To be specific, I think The Legend of Zelda: Ocarina of Time became the standard for me for home console Legend of Zelda games. The series built up from there and nothing ever got made from scratch. I think subconsciously there was a strongly conservative voice saying, “This has to be this way,” and “If you change it too much, people won’t like it.”
A series with a tradition behind it can’t avoid that kind of complication.
I’ve always felt that, and after we made Twilight Princess, I assumed an objective position as producer of The Legend of Zelda: Phantom Hourglass14 for the Nintendo DS system and made all sorts of unreasonable requests with regard to that to Fujibayashi-san, who was the subdirector. (laughs) 14The Legend of Zelda: Phantom Hourglass: A stylus-controlled action-adventure game released in June 2007 in Japan as the first title in the Legend of Zelda series for the Nintendo DS system.
Yes, I did get a lot of unreasonable requests. (laughs) And that led to Skyward Sword.
I think your circumstances this time were like those of Miyamoto-san during Super Mario 64.15 At the time, Miyamoto-san chose, from among all the various ways of making Super Mario games, what to leave in, what to throw out and what to add. Everyone still talks about the shock of that, and the game has demonstrated certain methods for all the 3D games that followed. The Legend of Zelda franchise has done the same thing with Ocarina of Time. 15Super Mario 64: The first 3D action game in the Super Mario series. Released for the Nintendo 64 system in June 1996 in Japan. The remake Super Mario 64 DS was released for the Nintendo DS system in December 2004 in Japan.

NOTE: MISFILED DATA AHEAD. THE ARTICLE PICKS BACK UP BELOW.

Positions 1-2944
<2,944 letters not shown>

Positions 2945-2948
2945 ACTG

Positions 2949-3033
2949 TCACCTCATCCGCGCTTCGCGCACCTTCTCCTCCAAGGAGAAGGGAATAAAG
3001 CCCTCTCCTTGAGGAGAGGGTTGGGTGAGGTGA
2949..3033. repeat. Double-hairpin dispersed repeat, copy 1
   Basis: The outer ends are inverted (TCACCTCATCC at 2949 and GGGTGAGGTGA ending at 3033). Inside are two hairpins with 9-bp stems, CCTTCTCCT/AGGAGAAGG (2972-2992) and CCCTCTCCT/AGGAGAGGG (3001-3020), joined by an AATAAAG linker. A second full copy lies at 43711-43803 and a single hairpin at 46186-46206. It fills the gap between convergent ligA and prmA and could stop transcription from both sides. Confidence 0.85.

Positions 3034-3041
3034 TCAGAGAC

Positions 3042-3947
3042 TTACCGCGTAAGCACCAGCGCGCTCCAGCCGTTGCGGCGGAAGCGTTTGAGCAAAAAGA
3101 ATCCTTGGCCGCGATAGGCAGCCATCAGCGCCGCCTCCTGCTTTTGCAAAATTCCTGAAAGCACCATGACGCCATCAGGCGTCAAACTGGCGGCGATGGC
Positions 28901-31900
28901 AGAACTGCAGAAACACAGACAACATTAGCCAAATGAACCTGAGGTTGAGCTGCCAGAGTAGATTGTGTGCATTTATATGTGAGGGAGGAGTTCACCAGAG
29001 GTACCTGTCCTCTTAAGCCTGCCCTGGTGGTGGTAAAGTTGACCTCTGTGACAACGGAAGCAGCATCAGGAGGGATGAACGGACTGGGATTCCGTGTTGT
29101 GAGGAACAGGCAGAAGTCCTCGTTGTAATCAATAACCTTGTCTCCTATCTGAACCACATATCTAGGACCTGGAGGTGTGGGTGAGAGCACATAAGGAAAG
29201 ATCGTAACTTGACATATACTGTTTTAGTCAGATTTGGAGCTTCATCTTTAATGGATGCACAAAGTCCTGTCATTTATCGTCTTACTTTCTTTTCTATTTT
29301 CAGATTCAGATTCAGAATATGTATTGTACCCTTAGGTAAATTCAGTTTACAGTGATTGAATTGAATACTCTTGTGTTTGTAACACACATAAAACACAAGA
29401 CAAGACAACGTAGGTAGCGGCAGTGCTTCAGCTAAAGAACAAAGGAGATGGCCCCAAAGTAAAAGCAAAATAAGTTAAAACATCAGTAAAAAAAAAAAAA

Yes, that’s right.
You’ve been making 2D Legend of Zelda games for a long time. On the basis of that experience, you attempted your first 3D Legend of Zelda this time for a home console. With the know-how that has built up over the years and expert staff members - and Aonuma-san and Miyamoto-san as well - it was the best environment for developing a 3D game, and I think you must have experienced the same thing that Miyamoto-san did back then.